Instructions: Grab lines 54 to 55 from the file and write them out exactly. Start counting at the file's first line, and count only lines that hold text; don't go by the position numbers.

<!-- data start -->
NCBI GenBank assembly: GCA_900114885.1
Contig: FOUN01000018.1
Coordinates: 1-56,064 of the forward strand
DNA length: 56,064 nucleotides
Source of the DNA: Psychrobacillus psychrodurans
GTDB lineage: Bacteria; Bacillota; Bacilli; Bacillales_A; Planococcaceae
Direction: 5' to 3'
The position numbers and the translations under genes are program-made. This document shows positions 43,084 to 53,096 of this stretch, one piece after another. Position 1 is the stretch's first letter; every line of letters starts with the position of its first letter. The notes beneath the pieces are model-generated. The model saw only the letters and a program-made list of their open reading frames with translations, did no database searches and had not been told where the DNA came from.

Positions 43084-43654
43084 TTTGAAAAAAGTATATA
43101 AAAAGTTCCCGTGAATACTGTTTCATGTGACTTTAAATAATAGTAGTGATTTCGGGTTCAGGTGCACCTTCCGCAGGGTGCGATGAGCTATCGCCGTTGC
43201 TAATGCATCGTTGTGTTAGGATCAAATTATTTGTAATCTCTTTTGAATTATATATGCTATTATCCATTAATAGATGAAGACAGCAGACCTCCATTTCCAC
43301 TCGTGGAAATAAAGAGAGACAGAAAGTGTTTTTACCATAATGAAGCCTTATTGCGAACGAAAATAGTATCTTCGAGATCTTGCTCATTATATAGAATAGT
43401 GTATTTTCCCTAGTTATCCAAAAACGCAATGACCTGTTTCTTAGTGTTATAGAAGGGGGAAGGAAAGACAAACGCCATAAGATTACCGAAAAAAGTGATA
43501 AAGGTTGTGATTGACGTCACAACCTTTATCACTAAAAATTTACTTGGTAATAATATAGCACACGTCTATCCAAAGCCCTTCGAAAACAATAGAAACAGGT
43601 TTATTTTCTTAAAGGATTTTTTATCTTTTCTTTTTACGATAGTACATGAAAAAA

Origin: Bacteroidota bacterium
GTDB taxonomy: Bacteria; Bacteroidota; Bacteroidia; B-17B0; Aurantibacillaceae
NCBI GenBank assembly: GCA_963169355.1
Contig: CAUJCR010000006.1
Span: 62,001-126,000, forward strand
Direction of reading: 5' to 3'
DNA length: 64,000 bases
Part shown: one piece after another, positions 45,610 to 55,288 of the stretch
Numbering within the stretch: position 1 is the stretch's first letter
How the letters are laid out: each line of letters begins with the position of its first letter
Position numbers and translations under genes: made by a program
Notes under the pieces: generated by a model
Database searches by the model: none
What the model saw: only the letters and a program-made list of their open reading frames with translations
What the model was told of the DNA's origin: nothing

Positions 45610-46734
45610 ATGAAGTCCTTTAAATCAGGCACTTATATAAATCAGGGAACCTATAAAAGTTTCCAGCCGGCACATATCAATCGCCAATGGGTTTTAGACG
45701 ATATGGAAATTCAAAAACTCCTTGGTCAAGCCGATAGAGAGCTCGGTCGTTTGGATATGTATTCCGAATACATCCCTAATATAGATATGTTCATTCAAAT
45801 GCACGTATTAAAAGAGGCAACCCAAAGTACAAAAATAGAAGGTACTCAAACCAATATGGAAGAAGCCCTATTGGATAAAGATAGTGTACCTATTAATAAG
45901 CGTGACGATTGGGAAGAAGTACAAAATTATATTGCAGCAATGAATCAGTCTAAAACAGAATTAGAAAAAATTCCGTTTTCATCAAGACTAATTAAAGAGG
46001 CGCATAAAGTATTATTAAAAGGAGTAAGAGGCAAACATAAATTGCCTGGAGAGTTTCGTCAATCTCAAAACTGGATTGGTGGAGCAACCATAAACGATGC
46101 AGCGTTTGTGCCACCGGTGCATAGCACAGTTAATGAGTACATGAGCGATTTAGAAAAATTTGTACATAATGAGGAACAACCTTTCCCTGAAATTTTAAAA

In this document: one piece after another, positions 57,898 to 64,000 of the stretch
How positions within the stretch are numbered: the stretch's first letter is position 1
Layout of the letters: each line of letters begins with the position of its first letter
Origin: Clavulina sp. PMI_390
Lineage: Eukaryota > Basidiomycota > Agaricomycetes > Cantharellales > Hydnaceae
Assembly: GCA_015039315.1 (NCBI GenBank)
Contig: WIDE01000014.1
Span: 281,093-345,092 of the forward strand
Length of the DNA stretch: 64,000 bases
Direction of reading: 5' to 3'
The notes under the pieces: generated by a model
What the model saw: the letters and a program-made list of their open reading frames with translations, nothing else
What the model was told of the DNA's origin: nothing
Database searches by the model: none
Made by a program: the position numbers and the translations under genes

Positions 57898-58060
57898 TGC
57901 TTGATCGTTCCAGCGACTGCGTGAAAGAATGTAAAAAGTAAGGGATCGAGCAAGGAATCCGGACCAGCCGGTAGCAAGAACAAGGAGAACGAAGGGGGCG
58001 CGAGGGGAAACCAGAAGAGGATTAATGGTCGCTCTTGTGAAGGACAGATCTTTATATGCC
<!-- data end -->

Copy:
Positions 57898-58060
57898 TGC